An investigative committee set up by the Bangladesh government has come to the conclusion that it cannot rule out the possibility of an insider leaking out the bank’s internal working to hackers.
According to the head of the panel that has been appointed by the Bangladeshi government to investigate a cyber heist in its central bank, it is likely that officials of a Bangladeshi bank are involved in the theft of $81 million from its account at the New York Federal Reserve Bank which took place earlier this year in February.
Hackers had broken into the computer systems of Bangladesh’s central bank and tried to transfer $951 million of its deposits through SWIFT, a software used globally by banks to relocate funds, to accounts in the Philippines and Sri Lanka.
Alert officials at the New York Federal Reserve Bank prevented the bulk of the transfers, but $81 million sneaked through, speaking allegations by Bangladeshi officials that SWIFT and NY Fed officials failed to detect the fraud.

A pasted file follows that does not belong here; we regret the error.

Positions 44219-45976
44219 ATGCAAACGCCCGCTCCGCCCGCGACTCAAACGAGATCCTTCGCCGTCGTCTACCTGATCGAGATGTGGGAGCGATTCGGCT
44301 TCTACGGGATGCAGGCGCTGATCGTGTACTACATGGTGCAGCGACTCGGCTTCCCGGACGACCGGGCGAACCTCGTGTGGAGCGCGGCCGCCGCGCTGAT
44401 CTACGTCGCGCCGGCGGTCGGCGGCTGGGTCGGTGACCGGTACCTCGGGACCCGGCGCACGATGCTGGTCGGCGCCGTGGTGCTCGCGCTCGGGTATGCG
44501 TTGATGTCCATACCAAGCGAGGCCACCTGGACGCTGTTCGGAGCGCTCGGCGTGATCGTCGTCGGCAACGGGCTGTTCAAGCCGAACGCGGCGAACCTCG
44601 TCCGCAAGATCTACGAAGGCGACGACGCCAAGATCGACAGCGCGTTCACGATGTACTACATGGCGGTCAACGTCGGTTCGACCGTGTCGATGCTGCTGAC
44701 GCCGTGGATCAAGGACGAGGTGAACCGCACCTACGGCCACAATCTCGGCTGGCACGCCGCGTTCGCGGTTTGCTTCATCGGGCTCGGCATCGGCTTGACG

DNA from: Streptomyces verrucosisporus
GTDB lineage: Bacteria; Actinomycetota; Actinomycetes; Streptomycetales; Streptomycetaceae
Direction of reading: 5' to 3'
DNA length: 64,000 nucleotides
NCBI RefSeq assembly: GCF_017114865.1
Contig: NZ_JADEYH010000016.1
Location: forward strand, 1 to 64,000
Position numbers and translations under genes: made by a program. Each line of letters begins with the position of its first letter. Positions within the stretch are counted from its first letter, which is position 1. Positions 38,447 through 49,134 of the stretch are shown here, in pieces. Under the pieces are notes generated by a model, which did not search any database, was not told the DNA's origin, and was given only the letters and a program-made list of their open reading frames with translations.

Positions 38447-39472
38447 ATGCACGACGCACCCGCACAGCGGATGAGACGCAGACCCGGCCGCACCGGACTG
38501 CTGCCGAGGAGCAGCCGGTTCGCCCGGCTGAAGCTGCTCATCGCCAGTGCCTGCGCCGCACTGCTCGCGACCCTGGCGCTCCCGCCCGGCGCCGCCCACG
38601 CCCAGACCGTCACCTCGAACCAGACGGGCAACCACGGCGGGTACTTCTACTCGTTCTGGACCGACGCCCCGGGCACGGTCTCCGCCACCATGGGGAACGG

“Earlier we thought no one from Bangladesh Bank was involved, but now there is a small change,” said Mohammed Farashuddin, a former governor of the Bangladesh central bank. He has however not clarified the nature of these changes.
As per Abul Maal Abdul Muhith, the report from the investigating committee will be made public within 15 to 20 days.
On his part, Farashuddin has also declined to divulge the contents of the report. He has however said, its findings were different from the one that mainly held SWIFT responsible for the cyber heist.
However, he has reiterated the fact that it would be difficult if not impossible for SWIFT to not take responsibility for this attack. Earlier he had said that SWIFT had made a series of mistakes in connecting up a local network in Dhaka, Bangladesh’s capital.
On its part, SWIFT has denied the accusations.
“The Bangladesh Bank management will follow all instructions given by the government. Actions will be taken as per instruction by the government if any central bank officials were found guilty,” said Subhankar Saha, a spokesman for Bangladesh Bank. He went on to add that he has yet to read the report or receive instructions from the government on this matter.